It’s been a while since AMD successfully competed in the market for workstation-caliber CPUs for CAD computing. (Image source: Jon Peddie Research)
That said, the industry seems to be experiencing a bit of déjà vu these days, as AMD is mounting another credible assault on Intel in the market for high-performance CPUs, including those that serve the CAD workstation market. As it did in the mid-00’s, AMD has once again gained a decided advantage over Intel. Like Hammer, it’s got a far more competitive microarchitecture in Zen — with the recent Zen 3 the latest incarnation — but more than that, it’s fortunately tied its silicon manufacturing wagon to the right horse. In this case, that horse is the Taiwan Semiconductor Manufacturing Corporation (TSMC), which in recent years has shrunk its design process more successfully than Intel. With TSMC-manufactured chips, AMD currently holds a significant advantage in both transistor density and performance.
2021’s 11th Gen Core for HEDT: Cypress Cove and Rocket Lake S
11th Gen Core got its refresh for fixed high-performance desktops and workstations at the tail end of Q2’21 with the release of Rocket Lake S, built on the enhanced Cypress Cove microarchitecture. The same silicon behind the Core 11000 series is what ends up driving the Xeon W-1000 series as well, in this case spawning the W-1300 series.
Manufactured in Intel’s now aged 14 nm process, Rocket Lake S was not going to see a major performance boost via faster or more plentiful transistors compared to previous 14 nm generations. Rather, Intel promised an upgrade-worthy improvement courtesy of the new enhanced Cypress Cove microarchitecture. Most notably with respect to key CPU metrics, Cypress Cove delivers:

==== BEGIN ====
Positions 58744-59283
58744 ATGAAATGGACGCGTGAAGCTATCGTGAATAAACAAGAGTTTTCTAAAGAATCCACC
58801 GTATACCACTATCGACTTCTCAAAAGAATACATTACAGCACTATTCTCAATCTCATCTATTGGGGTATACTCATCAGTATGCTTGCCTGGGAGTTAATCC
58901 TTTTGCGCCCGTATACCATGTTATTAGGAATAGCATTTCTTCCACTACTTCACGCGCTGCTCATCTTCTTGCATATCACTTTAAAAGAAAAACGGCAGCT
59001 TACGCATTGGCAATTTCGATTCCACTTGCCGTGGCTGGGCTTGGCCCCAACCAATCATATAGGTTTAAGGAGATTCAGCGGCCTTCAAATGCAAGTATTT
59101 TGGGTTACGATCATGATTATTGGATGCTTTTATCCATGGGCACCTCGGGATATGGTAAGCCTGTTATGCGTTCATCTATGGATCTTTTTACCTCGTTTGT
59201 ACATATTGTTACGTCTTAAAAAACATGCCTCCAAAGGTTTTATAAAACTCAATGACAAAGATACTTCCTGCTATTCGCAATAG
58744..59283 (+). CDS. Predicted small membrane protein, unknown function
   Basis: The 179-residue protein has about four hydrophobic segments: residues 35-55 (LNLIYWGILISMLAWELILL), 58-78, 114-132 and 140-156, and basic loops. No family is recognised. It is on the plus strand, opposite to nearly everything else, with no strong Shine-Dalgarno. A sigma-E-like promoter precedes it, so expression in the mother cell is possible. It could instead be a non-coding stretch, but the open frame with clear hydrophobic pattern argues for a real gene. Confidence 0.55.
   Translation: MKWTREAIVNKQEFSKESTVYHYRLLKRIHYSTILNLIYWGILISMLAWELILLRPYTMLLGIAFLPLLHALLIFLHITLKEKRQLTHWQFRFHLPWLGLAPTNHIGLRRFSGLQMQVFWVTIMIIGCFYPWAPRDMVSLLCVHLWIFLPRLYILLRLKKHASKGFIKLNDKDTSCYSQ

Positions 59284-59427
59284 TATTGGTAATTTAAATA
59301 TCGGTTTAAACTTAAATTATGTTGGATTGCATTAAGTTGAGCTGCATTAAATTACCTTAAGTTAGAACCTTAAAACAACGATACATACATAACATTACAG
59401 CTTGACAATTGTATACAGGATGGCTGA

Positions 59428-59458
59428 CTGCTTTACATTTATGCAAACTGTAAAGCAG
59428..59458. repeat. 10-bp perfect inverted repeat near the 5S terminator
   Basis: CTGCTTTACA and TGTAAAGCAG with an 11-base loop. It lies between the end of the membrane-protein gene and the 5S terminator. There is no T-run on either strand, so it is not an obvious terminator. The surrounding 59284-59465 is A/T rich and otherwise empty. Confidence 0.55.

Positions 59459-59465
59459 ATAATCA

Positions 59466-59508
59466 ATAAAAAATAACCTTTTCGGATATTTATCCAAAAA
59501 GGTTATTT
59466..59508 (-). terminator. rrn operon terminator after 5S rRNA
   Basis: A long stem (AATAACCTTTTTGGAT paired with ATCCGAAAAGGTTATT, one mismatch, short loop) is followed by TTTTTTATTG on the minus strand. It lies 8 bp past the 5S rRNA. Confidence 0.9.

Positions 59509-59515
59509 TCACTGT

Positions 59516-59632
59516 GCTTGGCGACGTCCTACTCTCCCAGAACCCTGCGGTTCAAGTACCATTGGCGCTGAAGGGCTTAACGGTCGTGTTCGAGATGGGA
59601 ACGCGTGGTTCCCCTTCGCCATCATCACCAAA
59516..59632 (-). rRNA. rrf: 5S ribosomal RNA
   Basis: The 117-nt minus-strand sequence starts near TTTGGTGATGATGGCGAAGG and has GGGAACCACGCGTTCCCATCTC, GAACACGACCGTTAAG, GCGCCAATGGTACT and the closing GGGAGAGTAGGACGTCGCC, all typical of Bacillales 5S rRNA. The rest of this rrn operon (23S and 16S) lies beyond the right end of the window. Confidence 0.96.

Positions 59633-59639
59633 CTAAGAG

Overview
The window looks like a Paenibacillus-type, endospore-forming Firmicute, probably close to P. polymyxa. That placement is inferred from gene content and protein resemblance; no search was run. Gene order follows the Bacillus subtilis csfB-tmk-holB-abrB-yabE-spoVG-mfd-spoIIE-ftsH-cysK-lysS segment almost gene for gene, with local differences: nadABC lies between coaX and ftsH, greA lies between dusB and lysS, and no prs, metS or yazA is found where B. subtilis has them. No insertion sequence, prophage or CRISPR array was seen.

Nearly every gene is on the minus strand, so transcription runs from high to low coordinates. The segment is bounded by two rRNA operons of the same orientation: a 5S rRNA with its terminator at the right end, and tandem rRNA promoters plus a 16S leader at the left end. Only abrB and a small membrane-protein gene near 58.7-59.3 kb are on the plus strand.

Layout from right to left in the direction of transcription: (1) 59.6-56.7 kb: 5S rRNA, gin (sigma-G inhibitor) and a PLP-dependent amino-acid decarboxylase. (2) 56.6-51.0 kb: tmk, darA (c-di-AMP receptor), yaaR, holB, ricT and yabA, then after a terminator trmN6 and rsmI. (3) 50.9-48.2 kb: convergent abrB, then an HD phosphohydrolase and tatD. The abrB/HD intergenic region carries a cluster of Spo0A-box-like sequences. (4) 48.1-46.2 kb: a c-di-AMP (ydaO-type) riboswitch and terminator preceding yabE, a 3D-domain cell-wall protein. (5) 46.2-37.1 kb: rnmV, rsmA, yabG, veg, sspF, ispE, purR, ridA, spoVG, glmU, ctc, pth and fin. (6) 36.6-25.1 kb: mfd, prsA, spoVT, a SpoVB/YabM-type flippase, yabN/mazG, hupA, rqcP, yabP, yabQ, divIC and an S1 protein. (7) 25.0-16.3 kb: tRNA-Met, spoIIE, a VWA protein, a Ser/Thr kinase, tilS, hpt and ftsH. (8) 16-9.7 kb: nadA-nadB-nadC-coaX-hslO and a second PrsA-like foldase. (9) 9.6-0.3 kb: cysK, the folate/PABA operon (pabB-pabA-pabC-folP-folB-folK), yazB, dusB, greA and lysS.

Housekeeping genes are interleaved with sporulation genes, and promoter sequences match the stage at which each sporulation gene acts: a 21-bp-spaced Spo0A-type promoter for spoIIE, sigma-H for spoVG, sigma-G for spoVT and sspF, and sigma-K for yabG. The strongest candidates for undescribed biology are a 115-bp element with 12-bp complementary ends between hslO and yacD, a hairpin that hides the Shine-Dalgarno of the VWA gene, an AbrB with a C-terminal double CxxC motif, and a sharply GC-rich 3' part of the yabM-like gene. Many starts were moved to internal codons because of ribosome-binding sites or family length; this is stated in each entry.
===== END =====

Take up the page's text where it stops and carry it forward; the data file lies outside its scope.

- An x86 core with 19% better IPC and AI-accelerating Deep Learning Boost instructions.
- A memory speed bump from DDR4-2933 to DDR4-3200.
- Up to 40 PCIe 4.0 lanes, providing faster and wider I/O to GPU, storage, and other peripherals.
IPC (instructions per cycle) give an idea of how much computation a microarchitecture can manage per clock in ideal conditions, thereby making a comparison independent of clock frequencies. In the modern age of complex, superscalar CPUs, where the low-hanging fruit of parallelism and acceleration has long been picked, 19% is a respectable generational gain. And worth pointing out, if “19% IPC improvement” sounds familiar, it’s because it’s the exact same broad-brushed IPC gain AMD advertised for its recently released Ryzen 5000.
The launch of Rocket Lake S marks another clear step on the path to higher core counts. Where not long ago, quad-core represented the norm and 6-core options were pushing past the mainstream, Rocket Lake options in their most economical (at least with respect to high-performance platforms suitable for CAD) start at 6 and push to 8, for both 11th Gen Core and Xeon W-1300 SKUs.